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Eola Shakes Up Shakespeare

Students at the alternative school make a classic <i>rock</i>

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Eola students Shawn Solazzo, Jorge Lopez, Josh Biles and Crystal Luciano run through a scene during a dress rehearsal for Shakespeare's "Twelfth Night."

"If this were played upon a stage now, I could condemn it as an improbable fiction."

Fabian, in Shakespeare's "Twelfth Night."

EOLA -- It's your typical tale of love between a man, a woman dressing as a man, and a woman. Only not that simple.

"I'm a twin and they don't like women, so I pretend to be a guy," said Eola Alternative School junior Summer Beshore.

"I end up falling in love with the duke of the enemy country and it's just a big mess."

Eola students will prove William Shakespeare was the Jerry Springer of his time when they present the comedy "Twelfth Night."

The students have done the audience the favor of translating the play's Shakespearean English into something more understandable for today's ears. In the process, some of the Bard's racier lines became clearer.

A little too clear, in fact, for a school production. "We had to take out some of the jokes," Beshore explained.

But the Eola players didn't stop at just clearing up the iambic pentameter. They created a modern soundtrack for added punch.

And somehow, the marriage between Limp Bizkit and Elizabethan prose makes sense.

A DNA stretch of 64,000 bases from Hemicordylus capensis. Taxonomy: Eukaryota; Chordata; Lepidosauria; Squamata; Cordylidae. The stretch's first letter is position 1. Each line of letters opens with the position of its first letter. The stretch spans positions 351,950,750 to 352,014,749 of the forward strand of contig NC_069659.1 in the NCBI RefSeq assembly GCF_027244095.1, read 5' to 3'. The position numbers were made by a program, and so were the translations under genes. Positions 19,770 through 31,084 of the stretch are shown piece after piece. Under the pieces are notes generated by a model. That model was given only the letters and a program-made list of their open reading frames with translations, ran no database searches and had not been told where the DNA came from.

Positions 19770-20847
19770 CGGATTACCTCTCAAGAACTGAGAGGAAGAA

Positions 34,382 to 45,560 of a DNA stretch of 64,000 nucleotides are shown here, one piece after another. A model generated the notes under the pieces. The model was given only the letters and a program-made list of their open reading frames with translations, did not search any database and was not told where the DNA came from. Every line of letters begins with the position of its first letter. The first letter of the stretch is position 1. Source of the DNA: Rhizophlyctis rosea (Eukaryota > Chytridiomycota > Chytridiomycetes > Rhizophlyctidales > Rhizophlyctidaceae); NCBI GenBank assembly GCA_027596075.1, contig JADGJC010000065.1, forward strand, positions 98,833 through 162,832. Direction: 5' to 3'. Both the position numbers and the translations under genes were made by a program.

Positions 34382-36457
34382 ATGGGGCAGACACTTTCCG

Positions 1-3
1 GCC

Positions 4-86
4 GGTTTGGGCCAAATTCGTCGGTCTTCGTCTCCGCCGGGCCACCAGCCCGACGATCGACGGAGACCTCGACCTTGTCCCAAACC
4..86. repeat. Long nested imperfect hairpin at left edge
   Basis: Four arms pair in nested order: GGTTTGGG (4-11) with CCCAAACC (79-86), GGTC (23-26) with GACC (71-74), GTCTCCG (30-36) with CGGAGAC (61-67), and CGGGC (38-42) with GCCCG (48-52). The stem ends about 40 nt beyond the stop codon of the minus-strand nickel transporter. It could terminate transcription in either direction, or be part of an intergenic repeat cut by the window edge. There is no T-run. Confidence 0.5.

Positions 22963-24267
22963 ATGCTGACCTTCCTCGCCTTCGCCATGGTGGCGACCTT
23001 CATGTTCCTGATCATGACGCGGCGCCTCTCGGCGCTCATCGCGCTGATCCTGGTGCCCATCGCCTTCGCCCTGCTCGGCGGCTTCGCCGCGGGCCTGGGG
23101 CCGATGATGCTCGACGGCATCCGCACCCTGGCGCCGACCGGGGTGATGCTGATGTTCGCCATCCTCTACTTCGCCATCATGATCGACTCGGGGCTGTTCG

In Shakespeare's time, Beshore's character would have been played by a man pretending to be a woman pretending to be a man. Ah, acting!

At Eola, they remove one step. And between scenes, the Queen of Soul belts out "You make me feel like a natural woman," for those who still need a hint.

Or the Eagles sing about a "Witchy Woman" who's got the moon in her eye.

Classic theater. classic rock.

The themes in "Twelfth Night" go on through the ages, said Matt Power, though the characters change. "This brings it into modern day theory."

Power plays Sir Toby Belch, a man who manipulates a simple, rich friend to get beer money. "There's always some form of a promise, always some form of `I'm perfect.'

"There's always jealousy. There's always comedy."

Power enjoys the funny aspects of Sir Toby Belch. "He's a happy kind of guy. It's easy to act happy."

Perhaps the loudspeakers grinding out "Good Vibrations" helped Power get into character. Whatever it was, Power went at it with enough vigor to break a prop sword during the April 15 dress rehearsal.

"I think that's the third or fourth one I've broken."

Though the grand themes never change, the weaponry must evolve.

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